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Why Flybe matters: 'Valuable connectivity'

By Robert Plummer
Business reporter, BBC News

Published
image copyrightGetty Images

Although it has been around under various names for the past 40 years, Flybe was never an airline for the masses.

The number of passengers it carried pales by comparison with better-known budget carriers such as easyJet or Ryanair.

As a travel company, it is only a tenth as big as collapsed holiday firm Thomas Cook.

But those who have habitually chosen Flybe see it as a vital service, because it reaches the places that other airlines fail to touch.

"Mainland UK doesn't understand how vital Flybe is to Northern Ireland," tweeted one regular passenger, Jason, back in January when the airline narrowly avoided going bust, only to limp on for another two months.

"As someone who travels with them frequently for work, Flybe's collapse would be a disaster for the NI economy.

"If this happens, Belfast City Airport will have only four flight routes. FOUR."

Wider connections

Despite Jason's heartfelt words, there are a number of other locations that owe just as much to Flybe in terms of connections to the wider world.

Cornish holiday resort Newquay, for one, has no direct rail services from London for much of the year and the journey takes about five hours. But Flybe could get you from London Heathrow to Newquay airport in little more than an hour.

Flybe was due to re-route its Newquay flights to Gatwick at the end of this month, but that plan has now fallen victim to the impact of the coronavirus outbreak on demand for air travel.

If you live in the Isle of Man, Flybe's service has literally been a lifeline.

The airline had a contract with the government to transfer NHS patients from the island to medical facilities in Liverpool when they required treatment that could not be provided closer to home.

At the moment, it is unclear what will happen to that service.

image copyrightGetty Images
image captionFlybe's links with Exeter extend to its long-running sponsorship of the local football club

Small wonder, then, that Ben Bradshaw, the MP whose Exeter constituency is close to Flybe's base, has spoken of the "valuable connectivity" that the carrier provides.

In fact, he described the airline as "a strategically important business".

Thanks to Flybe, Mr Bradshaw's constituents were able to fly from Exeter direct to a variety of destinations including Amsterdam, Paris and Geneva - places that would otherwise be accessible to them only after a lengthy trek via other places.

And Flybe's community links with the area go further, since it has sponsored Exeter City football club since 2003 and has its logo prominently displayed on players' shirts.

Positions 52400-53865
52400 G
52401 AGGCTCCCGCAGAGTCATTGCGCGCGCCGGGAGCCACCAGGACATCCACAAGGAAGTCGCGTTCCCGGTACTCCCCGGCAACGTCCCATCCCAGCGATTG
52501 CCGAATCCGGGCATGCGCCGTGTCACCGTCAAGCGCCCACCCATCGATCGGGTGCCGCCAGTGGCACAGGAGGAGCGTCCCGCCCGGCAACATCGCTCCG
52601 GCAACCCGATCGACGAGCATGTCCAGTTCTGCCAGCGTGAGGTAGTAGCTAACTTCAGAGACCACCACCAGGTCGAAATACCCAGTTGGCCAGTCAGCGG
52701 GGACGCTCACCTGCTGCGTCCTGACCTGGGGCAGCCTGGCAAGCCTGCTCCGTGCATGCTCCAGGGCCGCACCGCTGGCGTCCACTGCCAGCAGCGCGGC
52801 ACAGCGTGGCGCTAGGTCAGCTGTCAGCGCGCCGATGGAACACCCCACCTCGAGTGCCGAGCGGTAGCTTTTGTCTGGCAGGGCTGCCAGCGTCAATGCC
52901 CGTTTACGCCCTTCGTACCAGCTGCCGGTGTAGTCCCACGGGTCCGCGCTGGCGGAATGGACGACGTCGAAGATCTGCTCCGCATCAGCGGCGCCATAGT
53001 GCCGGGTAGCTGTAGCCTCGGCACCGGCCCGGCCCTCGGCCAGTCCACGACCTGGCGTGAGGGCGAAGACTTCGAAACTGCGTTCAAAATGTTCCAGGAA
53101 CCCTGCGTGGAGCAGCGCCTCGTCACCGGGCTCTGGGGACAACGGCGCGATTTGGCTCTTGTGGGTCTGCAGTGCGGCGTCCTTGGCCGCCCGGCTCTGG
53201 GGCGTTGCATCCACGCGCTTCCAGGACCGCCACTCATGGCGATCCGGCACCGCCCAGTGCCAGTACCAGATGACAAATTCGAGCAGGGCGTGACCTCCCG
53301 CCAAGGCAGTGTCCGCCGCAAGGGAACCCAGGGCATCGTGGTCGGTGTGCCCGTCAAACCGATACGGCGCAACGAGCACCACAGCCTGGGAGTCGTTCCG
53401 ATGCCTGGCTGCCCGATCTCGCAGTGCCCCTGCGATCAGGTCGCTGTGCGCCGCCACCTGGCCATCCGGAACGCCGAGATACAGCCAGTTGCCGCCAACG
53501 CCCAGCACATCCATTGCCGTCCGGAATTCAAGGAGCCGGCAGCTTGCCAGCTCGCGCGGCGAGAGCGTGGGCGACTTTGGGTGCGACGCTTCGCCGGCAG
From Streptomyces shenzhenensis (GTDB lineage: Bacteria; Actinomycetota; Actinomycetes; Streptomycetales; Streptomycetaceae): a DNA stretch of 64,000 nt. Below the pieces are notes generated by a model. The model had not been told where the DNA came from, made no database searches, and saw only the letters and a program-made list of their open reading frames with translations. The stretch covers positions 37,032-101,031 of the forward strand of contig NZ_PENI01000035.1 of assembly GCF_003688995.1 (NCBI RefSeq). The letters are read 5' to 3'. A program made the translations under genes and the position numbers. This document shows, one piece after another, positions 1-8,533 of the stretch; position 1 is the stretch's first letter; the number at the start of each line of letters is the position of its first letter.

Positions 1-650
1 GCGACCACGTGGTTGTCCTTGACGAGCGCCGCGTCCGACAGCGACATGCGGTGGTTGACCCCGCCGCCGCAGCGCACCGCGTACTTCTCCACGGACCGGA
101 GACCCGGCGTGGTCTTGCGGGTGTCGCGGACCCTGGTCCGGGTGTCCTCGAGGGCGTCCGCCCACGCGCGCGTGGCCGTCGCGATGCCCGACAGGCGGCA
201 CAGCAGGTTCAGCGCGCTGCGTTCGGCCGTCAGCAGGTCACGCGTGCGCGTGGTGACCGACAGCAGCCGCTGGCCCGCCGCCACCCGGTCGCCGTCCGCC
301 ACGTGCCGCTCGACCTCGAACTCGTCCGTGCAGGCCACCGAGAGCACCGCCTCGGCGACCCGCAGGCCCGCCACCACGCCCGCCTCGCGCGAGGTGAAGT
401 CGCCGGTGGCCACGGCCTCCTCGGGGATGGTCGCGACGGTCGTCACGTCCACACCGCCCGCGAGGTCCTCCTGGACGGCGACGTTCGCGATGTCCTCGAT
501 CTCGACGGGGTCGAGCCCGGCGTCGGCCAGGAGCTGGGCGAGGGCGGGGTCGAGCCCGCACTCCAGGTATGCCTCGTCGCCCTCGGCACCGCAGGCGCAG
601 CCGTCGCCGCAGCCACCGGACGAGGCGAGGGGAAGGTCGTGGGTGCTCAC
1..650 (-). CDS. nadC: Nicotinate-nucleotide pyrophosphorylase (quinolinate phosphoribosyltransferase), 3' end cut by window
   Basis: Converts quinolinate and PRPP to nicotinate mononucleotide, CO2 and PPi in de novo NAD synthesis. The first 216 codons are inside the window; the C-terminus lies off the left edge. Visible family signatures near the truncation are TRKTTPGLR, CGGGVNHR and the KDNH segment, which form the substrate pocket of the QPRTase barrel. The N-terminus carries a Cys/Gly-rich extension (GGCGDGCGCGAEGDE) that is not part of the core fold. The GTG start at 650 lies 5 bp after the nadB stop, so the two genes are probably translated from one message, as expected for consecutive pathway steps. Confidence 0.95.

Other regional airports where Flybe has a significant presence are Birmingham, Southampton, Manchester and Cardiff. Some of them may have difficulty continuing as going concerns now that Flybe has gone into administration.

Friends and relations

As well as business people and tourists, Flybe has also helped many far-flung friends and relations to maintain links.

Alex Simpson, who is British but lives and works in the Netherlands, said on Twitter: "I fly with Flybe regularly from Amsterdam to visit my family in Devon.

"Compared to other airlines, it is punctual with charming staff. I do hope that a solution is found that allows it to continue to operate long-term and sustainably."

The BBC is not responsible for the content of external sites.View original tweet on Twitter

Freelance art director Sarah Ward, who divides her time between London and Cornwall, is another Flybe frequent flyer. She tweeted that she would have to move house if the airline ceased to exist.

In an appeal to her local MP, Derek Thomas, she asked: "What are you doing to protect such vital infrastructure?"

In a country where costly infrastructure projects such as HS2 and Crossrail take an eternity to build, Flybe has provided a nimble solution to tough transport problems.

Its demise will leave a vacuum that is hard to fill - and pose a dilemma for many people whose lifestyle depends on the routes that it serves.

What happens to Flybe's routes now?

If an airline goes out of business, no other operator automatically takes over their routes and there is no guarantee any would.

However, rival companies can bid to buy take-off and landing slots previously used by collapsed airlines.

In November 2019, EasyJet and Jet2.com bought all of the UK airport slots owned by collapsed travel firm Thomas Cook.

The slots can be highly sought after: those at London Gatwick and Bristol cost EasyJet £36m.

For regional airports, the withdrawal of routes can have serious consequences.

Flybe is Europe's largest regional airline, a main operator at both Exeter and Newquay airports, and the major provider of flights for the Channel Islands.

Related Topics

  • Exeter
  • Belfast
  • Air travel
  • Newquay
  • Flybe

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